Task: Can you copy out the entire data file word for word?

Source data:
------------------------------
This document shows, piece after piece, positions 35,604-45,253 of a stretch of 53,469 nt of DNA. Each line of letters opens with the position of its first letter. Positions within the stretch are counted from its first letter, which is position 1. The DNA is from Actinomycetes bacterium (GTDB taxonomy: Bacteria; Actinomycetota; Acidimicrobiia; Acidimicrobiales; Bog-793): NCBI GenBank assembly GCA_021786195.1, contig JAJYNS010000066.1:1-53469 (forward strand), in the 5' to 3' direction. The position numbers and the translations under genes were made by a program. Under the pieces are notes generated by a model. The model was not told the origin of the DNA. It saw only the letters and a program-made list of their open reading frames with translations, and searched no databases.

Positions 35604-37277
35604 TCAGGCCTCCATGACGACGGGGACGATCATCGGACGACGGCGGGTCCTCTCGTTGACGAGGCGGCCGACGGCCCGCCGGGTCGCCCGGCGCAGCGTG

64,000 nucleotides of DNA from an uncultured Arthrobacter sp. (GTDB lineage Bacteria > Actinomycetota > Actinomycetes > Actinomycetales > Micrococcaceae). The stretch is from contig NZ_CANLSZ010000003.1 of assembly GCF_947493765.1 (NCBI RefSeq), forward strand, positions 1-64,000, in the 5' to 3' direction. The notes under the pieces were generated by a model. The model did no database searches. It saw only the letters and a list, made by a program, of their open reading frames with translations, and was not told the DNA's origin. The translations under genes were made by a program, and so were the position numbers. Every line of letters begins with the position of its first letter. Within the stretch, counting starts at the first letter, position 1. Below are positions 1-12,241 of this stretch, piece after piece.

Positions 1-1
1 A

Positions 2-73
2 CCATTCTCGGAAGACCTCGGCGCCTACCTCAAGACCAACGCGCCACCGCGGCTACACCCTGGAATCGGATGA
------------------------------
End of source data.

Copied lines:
This document shows, piece after piece, positions 35,604-45,253 of a stretch of 53,469 nt of DNA. Each line of letters opens with the position of its first letter. Positions within the stretch are counted from its first letter, which is position 1. The DNA is from Actinomycetes bacterium (GTDB taxonomy: Bacteria; Actinomycetota; Acidimicrobiia; Acidimicrobiales; Bog-793): NCBI GenBank assembly GCA_021786195.1, contig JAJYNS010000066.1:1-53469 (forward strand), in the 5' to 3' direction. The position numbers and the translations under genes were made by a program. Under the pieces are notes generated by a model. The model was not told the origin of the DNA. It saw only the letters and a program-made list of their open reading frames with translations, and searched no databases.

Positions 35604-37277
35604 TCAGGCCTCCATGACGACGGGGACGATCATCGGACGACGGCGGGTCCTCTCGTTGACGAGGCGGCCGACGGCCCGCCGGGTCGCCCGGCGCAGCGTG

64,000 nucleotides of DNA from an uncultured Arthrobacter sp. (GTDB lineage Bacteria > Actinomycetota > Actinomycetes > Actinomycetales > Micrococcaceae). The stretch is from contig NZ_CANLSZ010000003.1 of assembly GCF_947493765.1 (NCBI RefSeq), forward strand, positions 1-64,000, in the 5' to 3' direction. The notes under the pieces were generated by a model. The model did no database searches. It saw only the letters and a list, made by a program, of their open reading frames with translations, and was not told the DNA's origin. The translations under genes were made by a program, and so were the position numbers. Every line of letters begins with the position of its first letter. Within the stretch, counting starts at the first letter, position 1. Below are positions 1-12,241 of this stretch, piece after piece.

Positions 1-1
1 A

Positions 2-73
2 CCATTCTCGGAAGACCTCGGCGCCTACCTCAAGACCAACGCGCCACCGCGGCTACACCCTGGAATCGGATGA